For the better half of a decade, friends have repeatedly said to me, "Arab" is the new "Black."
I'm not sure there is much value in equating such discrimination, but as an Arab-American, there is no denying that my name, heritage, and physical appearance -- especially when rocking some facial scruff -- has become a subject of discrimination and controversy, ridicule and racism.
But my name is Ahmed, and I'm not a terrorist. However, since 9/11, I have endured many terrorist jokes, countless racial slurs and even had a police officer in Boston enter my house without a warrant, arrest me and call me a "Sandnigger" as he cuffed me, for reasons that were never fully made clear to me, or the judge who presided over our arraignment. The charge of "Keeper of a Disorderly Home" was eventually dropped.
Since 9/11, terrorism and the fear it has conjured has weighed heavily on the American consciousness. Both the media and Bush administration's infamous "Us versus Them" construct heightened the hype and hysteria that swept the nation and eventually institutionalized the humiliation in the humor of this viral ventriloquist act.
Over the years, shameful experiences in airport lines, at the weddings of friends and even in the workplace, have given me a small taste of the bigotry that blacks have endured for decades upon decades.
One last anecdote: In 2006, an HR representative at one of America's leading media companies responded to my question of whether I could drop off my paperwork on her desk after my shift on day two of my new job by staring me straight in the face and saying in all seriousness, "How do I know you are not going to leave a bomb under my desk?", ruining my first week at the job and leaving such a bad taste in my mouth that within 6 months I left the company.
But this isn't about me, Arabs or her offensive question, it's about the need for us to ruminate on racism.
We may have elected Barack, our first black president, but racism and bigotry is still very much alive in America and the police are a big part of the problem.
In 2007, while I was working at PBS's Wide Angle, the New York Police Department released a report that described the process and characteristics of "candidates" that become "jihadi fighters."
My boss had put it on my desk with a note alluding to the ridiculous nature of the report.
It said that terrorist candidates "speak multiple languages, including three predominant Western languages: German, French and English" -- all of which I happen to speak -- oh, and Arabic.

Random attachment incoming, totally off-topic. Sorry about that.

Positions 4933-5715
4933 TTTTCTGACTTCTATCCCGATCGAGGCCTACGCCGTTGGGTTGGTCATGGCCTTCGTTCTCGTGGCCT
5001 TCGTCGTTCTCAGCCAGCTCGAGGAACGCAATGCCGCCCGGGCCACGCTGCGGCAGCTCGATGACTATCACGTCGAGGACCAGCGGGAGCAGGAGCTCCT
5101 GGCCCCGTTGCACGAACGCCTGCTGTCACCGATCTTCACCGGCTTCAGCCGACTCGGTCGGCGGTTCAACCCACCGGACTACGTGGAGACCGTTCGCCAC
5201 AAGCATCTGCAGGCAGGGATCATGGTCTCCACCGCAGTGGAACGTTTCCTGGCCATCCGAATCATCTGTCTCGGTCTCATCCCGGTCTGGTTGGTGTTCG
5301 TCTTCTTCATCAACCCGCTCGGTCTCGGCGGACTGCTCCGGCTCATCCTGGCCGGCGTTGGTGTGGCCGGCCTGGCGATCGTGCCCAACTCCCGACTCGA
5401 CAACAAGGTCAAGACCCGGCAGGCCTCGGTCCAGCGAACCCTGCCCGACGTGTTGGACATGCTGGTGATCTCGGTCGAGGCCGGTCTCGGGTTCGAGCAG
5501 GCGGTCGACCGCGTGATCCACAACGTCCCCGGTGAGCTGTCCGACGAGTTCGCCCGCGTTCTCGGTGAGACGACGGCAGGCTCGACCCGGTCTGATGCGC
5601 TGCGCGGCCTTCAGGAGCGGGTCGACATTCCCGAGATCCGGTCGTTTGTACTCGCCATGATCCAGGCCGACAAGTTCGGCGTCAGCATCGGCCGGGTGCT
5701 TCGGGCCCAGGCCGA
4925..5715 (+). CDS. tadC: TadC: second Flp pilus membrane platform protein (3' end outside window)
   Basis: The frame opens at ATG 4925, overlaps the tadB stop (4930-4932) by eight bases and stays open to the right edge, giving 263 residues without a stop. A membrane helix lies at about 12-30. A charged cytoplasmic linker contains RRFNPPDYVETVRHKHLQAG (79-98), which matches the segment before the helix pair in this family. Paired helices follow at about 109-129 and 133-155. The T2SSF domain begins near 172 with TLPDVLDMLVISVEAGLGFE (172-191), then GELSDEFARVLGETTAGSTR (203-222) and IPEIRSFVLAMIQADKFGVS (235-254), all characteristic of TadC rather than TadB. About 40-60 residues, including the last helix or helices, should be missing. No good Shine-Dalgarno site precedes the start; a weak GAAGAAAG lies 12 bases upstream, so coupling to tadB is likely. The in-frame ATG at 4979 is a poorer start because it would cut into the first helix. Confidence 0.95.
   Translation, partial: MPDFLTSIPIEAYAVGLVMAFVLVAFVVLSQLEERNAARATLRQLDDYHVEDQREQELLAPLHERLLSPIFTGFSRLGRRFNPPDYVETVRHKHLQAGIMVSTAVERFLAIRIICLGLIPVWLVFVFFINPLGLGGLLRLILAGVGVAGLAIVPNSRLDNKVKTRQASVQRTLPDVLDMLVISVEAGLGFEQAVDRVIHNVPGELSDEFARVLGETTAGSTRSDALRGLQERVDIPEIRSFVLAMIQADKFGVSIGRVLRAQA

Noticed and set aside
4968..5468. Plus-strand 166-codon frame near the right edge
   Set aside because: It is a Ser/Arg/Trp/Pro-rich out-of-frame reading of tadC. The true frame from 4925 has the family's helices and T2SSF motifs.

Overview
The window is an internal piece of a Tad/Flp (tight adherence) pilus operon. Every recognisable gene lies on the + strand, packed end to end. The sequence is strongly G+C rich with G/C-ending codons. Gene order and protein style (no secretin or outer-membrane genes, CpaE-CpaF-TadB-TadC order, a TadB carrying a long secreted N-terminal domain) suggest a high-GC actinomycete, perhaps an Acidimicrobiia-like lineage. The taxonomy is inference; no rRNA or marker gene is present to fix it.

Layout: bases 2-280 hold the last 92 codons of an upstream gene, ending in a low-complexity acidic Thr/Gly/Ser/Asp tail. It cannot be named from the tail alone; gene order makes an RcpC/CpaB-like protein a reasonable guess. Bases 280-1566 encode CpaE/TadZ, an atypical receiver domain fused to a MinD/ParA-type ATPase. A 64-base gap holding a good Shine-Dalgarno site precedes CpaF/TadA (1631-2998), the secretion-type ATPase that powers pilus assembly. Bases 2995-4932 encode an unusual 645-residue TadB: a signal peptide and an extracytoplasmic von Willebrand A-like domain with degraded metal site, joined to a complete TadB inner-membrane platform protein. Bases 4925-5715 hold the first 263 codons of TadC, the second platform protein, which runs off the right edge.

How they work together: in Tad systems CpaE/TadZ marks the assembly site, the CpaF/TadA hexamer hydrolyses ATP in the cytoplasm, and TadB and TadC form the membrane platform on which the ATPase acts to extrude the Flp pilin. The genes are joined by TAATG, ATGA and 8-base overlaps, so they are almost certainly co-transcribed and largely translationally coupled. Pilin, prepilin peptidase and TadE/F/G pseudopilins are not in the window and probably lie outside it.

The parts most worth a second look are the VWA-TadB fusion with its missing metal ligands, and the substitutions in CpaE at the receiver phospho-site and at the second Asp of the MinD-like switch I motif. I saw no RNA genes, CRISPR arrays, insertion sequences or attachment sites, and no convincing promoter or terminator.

They were anywhere from fifteen to thirty-five years old - Check.
At an age where they often are seeking to identify who they really are while trying to find the "meaning of life" - Check.
From a middle class family and students appear to provide the most fertile ground
for the seeds of radicalization - Check.
The report claimed its aim is "to assist policymakers and law enforcement officials by providing a thorough understanding of the kind of "threat" we face domestically."
Put together by senior analysts within the NYPD Intelligence Division, the 99-page report described "the candidate" as someone who is indoctrinated in cafes, cab driver hangouts, flop houses, prisons, student associations, NGOs, hookah bars, butcher shops and bookstores" -- yes, Barnes & Nobles.
The report doesn't commit to any statistical or specific conclusions, instead it explicitly claims the candidates "look, act, talk and walk like everyone around them."
In 2007, as an aspiring journalist, reading this report, it was clear to me this would only further isolate me and million of young Arabs or Muslim men living in America who fit this generalized "profile" of a threat.
But it is the same sort of perceived "threat" that George Zimmerman, half-latino himself, acted on to kill 17-year-old Trayvon Martin.
Reports on Twitter suggest anywhere from 1,000 to 10,000 people joined the Million Hoodie March yesterday in Union Square to demand justice for the un-armed Travyon Martin
While the mainstream media put the number at "hundreds," having spent much of the evening there, the number is probably somewhere smack dab in the middle.
As I watched the NYPD offices prevent the marchers from spilling into the streets, I was reminded of the 2007 report and the feelings of frustration flooded through me.
I was standing just two feet away from Travyon's family as they were ushered down 14th Street to the black SUV waiting for them. Their body-language read as a mix of determination to fight for justice and dissapointment for a justice system that had failed them.
The mood quickly shifted from demands of dignity and justice for the Martin family to anti-police. At least one man was arrested.
Although the protest remained largely non-violent, I did witness several scuffles including a man being thrown to the street and one of the police officers who pushed a woman who then bumped into me got a little bit nasty (that I witnessed).
As I walked home, a question burned in my mind: "If Zimmerman were black and had killed a white kid, wouldn't he have been locked up in jail immediately?"I've curated photos, videos and online commentary, capturing the #MillionHoodieMarch below.